Quantcast

Hunger Strike Continues as Community Demands Transparency of Petrochemical Giant

Energy

Tar Sands Blockade

Residents of the Houston neighborhood of Manchester are demanding today that the Valero refinery, which has been polluting the air surrounding their homes for decades, reveal exactly what toxins it is forcing residents to breathe. Community members were joined by Gulf Coast activists Diane Wilson and Bob Lindsey Jr., who have committed to an indefinite hunger strike until Valero agrees to divest from the Keystone XL tar sands pipeline, which is linked to environmental destruction and human rights abuses in Canada. Today marks the 29th day of their sustained strike.

The event culminated with a rally and protest outside the Valero refinery that has been forcing local residents to breathe poisonous, cancer-causing chemicals for decades. Community members, organizers, Lindsey and Wilson marched to a neighborhood park that sits in the shadow of the Valero smokestack, carrying a banner that read, “We demand to know what you are forcing us to breathe.”

“I have trouble breathing, a really bad cough and asthma. It feels like I can’t breathe, it’s really scary,” said Yudith Nieto, a Houston resident who grew up in the Manchester neighborhood. “You feel helpless and you can’t understand why something like this is happening to you.”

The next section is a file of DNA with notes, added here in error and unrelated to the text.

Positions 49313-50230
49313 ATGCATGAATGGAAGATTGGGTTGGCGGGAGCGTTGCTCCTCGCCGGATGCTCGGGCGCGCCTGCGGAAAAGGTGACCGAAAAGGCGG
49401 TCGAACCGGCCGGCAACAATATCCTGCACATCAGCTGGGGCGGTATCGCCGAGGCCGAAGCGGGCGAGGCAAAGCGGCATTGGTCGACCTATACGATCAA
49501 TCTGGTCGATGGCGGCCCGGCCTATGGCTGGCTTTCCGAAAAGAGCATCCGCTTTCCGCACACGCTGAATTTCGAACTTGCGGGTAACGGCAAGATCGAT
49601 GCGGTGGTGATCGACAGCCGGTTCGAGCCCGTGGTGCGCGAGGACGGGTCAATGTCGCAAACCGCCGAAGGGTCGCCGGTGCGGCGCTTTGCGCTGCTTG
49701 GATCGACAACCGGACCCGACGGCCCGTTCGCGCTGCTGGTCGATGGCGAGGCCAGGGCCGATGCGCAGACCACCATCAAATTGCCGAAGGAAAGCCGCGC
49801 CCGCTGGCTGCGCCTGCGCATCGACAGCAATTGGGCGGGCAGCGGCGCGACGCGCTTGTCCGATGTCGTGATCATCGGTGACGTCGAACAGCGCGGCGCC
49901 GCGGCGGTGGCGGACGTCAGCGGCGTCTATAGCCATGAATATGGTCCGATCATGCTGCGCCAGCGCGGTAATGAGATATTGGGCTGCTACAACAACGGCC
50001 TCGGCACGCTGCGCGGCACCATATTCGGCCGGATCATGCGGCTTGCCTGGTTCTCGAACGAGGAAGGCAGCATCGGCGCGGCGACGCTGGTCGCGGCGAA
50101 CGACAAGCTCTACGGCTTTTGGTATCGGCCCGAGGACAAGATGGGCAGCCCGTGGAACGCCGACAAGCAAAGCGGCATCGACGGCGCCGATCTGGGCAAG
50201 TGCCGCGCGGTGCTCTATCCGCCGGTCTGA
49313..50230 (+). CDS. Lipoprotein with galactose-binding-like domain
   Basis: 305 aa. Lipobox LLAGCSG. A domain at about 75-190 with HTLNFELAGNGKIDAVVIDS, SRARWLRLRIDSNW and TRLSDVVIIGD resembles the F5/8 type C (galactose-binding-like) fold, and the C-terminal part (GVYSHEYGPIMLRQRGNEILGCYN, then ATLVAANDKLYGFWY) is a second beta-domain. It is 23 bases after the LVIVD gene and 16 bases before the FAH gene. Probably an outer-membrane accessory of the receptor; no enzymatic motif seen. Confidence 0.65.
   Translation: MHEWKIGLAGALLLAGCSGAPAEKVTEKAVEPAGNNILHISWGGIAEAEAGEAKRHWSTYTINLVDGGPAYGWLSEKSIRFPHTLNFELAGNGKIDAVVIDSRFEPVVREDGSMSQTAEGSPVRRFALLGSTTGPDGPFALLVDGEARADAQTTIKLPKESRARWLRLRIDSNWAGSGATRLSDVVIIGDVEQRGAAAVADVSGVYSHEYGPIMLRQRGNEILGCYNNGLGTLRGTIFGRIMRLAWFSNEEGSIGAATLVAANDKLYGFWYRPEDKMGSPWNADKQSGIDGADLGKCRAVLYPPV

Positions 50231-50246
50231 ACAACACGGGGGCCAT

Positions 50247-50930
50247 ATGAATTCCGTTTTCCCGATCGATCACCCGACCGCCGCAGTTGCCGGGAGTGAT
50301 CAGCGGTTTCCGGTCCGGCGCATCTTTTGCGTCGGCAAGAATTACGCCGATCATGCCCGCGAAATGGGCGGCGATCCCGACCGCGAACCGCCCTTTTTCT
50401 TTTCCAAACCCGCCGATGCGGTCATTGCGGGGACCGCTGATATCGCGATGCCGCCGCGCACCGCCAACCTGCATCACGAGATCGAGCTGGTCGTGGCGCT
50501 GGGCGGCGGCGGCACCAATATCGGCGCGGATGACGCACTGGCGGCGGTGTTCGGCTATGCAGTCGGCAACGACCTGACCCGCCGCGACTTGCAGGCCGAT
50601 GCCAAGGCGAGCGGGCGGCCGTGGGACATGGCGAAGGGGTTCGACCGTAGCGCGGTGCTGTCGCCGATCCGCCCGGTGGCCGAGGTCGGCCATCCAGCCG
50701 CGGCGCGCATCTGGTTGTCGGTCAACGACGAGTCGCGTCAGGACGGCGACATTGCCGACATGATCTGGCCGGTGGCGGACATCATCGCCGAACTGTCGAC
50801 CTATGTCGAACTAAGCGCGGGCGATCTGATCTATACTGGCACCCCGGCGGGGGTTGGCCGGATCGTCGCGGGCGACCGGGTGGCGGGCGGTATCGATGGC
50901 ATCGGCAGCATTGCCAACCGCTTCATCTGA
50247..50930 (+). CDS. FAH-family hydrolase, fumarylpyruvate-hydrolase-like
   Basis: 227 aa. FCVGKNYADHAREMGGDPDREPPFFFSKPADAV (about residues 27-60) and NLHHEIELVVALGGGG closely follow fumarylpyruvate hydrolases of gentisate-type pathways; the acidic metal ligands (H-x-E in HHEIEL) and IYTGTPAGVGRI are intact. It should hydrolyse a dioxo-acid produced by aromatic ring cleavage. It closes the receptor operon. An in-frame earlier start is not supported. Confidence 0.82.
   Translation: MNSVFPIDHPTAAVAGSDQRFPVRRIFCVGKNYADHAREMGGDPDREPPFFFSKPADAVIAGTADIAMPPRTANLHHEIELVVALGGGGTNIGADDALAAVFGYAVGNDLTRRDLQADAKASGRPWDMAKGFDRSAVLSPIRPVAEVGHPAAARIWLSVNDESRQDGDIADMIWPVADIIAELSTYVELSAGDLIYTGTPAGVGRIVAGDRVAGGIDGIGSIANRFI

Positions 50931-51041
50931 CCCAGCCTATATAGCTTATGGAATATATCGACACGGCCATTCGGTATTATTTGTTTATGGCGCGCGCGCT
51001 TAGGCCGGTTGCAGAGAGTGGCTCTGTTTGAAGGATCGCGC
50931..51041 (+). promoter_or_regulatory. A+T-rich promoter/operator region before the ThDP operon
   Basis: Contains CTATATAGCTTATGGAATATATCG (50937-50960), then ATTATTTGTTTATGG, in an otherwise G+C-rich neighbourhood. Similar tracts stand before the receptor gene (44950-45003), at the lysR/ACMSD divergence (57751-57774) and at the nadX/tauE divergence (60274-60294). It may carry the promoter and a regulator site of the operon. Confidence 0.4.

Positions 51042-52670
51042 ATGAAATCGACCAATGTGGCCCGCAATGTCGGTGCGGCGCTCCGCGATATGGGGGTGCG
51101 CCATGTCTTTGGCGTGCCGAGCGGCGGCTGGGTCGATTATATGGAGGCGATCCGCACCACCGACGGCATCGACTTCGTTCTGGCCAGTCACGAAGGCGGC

For years residents have been purposefully misinformed and disproportionately exploited for Valero’s benefit. The Manchester community has suffered through decades of premature deaths, cancers, asthma and other diseases attributable to the refinery emissions.

“There is an unending war and Valero has the weapon of destruction,” said Wilson, who has spent decades working to expose how the Texas petrochemical complex has been covering up spills and dumping lethal chemicals into bays along Gulf Coast. “A popular motto of the unions was that an injury to one is an injury to all. Well, make no mistake: Manchester is being harmed.”

Community groups Tar Sands Blockade and Texas Environmental Justice Advocacy Services (TEJAS) have been actively organizing a campaign of growing resistance in Manchester, highlighted most recently when Gulf Coast activists Wilson and Lindsey began a sustained hunger strike on Nov. 29, after locking their necks to tanker trucks destined for the Valero refinery.
 
"Manchester is a living example of environmental racism," said María Jiménez, TEJAS board member and life-long resident of Houston's East End. "Today segregation means the unequal impact of air, water and noise pollution on historically marginalized communities. Whether it's the immediate health effects or the long term chronic illnesses, Manchester suffers while Valero pursues record profits."

Visit EcoWatch’s KEYSTONE XL and PIPELINES pages for more related news on this topic.

 

EcoWatch Daily Newsletter

EPA Administrator Andrew Wheeler signs the so-called Affordable Clean Energy rule on June 19, replacing the Obama-era Clean Power Plan that would have reduced coal-fired plant carbon emissions. U.S. Environmental Protection Agency / Twitter

By Elliott Negin

On July 8, President Trump hosted a White House event to unabashedly tout his truly abysmal environmental record. The following day, coincidentally, marked the one-year anniversary of Andrew Wheeler at the helm of the U.S. Environmental Protection Agency (EPA), first as acting administrator and then as administrator after the Senate confirmed him in late February.